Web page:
Thursday, March 28, 2013

The Body in the Piazza by Kathering Hall Page, 207 pages

This is the newest Faith Fairchild murder mystery. I haven't missed one yet, and I'm always excited when a new one comes out.

The Forgetful Lady by Jacqueline Diamond, 108 pages

There's nothing I like more than getting to read books sent to me by authors, to review for Night Owl.

A Lady of Letters by Jacqueline Diamond, 124 pages

I was asked to review this for Night Owl Reviews. I really enjoyed it, it was a fun, totally mindless, Regency romance.

The Sheik by E.M. Hull, 196 pages

I'd heard of this book and knew the movie starring Valentino was based on it, but had never read it. One of the books I'd read lately (The Pirate King) mentioned it, so I decided to give it a whirl. This was considered the 50 Shades of Grey for it's time, being incredibly racy for when it came out.
It features a young girl who has just come into her majority, so to celebrate, she decides to travel across the desert. Of course, she is taken by a sheik who has been attracted by her beauty and spirit, and also wants to revenge himself on the English. He ravages her repeatedly (polite way of putting what it nothing more than rape) and determines to break her spirit. Of course she falls in love with him, and finally he falls in love with her. Gaggg!!!! While I love a good historical bodice-ripper, I prefer mine rape-free. Not a book I really enjoyed at all, but I can cross it off my list of want-to-read books.

Sweet Life: Bittersweet by Francine Pascal, 85 pages

Even though these are totally trite and formulaic, I still hope this isn't the end. They truly are a guilty pleasure.

Sweet Life: Cutting the Ties by Francine Pascal, 83 pages

Sweet Valley High, will anyone get a happy ending?

Sweet Life: Secrets & Seductions by Francine Pascal, 69 pages

Sweet Valley High, but with sex, ooo-la-la.

Sweet Life: Too Many Doubts by Francine Pascal, 93 pages

Still all the drama, now just grown up.

The Sweet Life: Lies & Omissions by Francine Pascal, 80 pages

This takes place 3 years after Sweet Valley Confidential, which is when the twins are 30. Still all the drama, now just more of it.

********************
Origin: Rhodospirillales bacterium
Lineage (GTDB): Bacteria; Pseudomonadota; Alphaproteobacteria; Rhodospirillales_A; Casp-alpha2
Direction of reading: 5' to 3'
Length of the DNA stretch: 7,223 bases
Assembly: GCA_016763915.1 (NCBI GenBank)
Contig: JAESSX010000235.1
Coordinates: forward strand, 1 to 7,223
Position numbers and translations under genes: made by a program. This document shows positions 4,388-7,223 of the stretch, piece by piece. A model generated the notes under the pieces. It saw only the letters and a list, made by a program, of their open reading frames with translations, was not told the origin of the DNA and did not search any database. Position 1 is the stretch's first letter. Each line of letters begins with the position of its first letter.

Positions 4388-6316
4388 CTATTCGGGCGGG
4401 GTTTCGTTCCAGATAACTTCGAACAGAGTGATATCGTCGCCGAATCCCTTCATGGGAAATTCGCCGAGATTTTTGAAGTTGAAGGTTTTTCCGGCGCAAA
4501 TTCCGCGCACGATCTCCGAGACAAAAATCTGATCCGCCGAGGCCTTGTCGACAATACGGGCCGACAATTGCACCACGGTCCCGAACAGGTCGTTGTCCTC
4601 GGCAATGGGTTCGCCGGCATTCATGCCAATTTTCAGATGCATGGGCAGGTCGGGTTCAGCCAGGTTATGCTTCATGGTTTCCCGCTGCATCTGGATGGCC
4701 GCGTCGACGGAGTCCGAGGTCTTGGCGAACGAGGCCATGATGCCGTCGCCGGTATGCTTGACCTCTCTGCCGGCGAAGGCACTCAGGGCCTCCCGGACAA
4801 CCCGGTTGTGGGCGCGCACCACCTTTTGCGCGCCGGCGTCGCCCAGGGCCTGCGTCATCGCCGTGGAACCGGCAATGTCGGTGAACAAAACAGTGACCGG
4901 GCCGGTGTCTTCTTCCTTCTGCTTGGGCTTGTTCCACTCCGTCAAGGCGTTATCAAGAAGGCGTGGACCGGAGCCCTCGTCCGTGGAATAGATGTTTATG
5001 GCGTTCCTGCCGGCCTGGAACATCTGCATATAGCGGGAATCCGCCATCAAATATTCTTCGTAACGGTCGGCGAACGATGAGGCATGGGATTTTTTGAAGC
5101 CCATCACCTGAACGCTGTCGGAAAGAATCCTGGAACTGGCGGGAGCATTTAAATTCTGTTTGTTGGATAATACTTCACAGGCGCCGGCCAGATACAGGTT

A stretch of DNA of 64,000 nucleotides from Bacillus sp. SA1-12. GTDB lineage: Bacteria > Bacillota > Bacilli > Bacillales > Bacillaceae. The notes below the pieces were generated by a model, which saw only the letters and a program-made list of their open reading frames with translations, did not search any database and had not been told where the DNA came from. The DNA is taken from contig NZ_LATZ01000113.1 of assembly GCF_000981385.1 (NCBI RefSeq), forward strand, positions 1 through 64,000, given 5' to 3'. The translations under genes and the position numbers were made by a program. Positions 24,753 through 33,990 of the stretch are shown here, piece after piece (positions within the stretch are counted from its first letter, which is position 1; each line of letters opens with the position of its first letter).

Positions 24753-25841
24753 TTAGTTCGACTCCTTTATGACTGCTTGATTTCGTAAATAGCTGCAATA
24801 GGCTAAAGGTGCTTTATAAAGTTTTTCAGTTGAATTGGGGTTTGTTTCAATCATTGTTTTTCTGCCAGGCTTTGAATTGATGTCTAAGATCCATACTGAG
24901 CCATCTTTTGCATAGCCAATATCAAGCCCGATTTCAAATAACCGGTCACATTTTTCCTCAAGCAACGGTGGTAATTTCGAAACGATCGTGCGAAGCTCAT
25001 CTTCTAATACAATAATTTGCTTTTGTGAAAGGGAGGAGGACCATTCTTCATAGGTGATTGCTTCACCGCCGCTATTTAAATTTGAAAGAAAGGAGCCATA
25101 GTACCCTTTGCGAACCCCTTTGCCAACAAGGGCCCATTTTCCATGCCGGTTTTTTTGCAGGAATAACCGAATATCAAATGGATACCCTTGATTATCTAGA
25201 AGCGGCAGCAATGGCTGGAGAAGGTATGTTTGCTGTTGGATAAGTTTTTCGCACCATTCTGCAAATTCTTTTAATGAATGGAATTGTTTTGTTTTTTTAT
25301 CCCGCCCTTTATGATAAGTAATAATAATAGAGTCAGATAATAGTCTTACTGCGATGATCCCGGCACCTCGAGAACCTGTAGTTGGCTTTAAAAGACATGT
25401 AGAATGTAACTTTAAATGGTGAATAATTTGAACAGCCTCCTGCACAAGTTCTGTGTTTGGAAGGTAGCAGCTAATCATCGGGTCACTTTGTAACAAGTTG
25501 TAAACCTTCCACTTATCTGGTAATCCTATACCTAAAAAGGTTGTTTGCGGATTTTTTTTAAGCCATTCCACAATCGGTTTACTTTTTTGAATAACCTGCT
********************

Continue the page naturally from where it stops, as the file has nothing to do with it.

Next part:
Friday, March 22, 2013

The Persian Boy by Mary Renault, 419 pages

I don't remember where I saw this book first mentioned, but it had seemed interesting enough that I had put it on my "want to read" list. After a few months I finally got around to it, and it was really good.
 Bagoas is a Persian boy whose family is killed when he is only 10 due to political upheaval, intrigue and betrayal. Bagoas is the only one to survive, due to his good looks he is sold to be an eunuch. After just a few years, he is taken into the court of the Persian ruler, King Darius. After Darius' death, Bagoas is given to Alexander the Great, and soon becomes not only a member of his household, but close to Alexander's heart. He is part of Alexander's life during his last years, including his India campaign.
I knew a little about Alexander but not much. This book really brought him to life and showed a little window into what was a fascinating time period. The author used a light and delicate touch dealing with the sexual aspects of the book, considering the cultural and historical viewpoint differences on sexuality. I may have to read more of her books dealing with Alexander.

Road Trip by Francine Pascal, 181 pages

What good road trip doesn't have a detour to Las Vegas?

Monday, March 18, 2013

Where We Belong by Francine Pascal, 178 pages

Nothing beats a Sweet Valley High book when you want a fast, mindless read. Really, they're like the one night stands of the book world.

The Runaway King by Jennifer Nielsen, 331 pages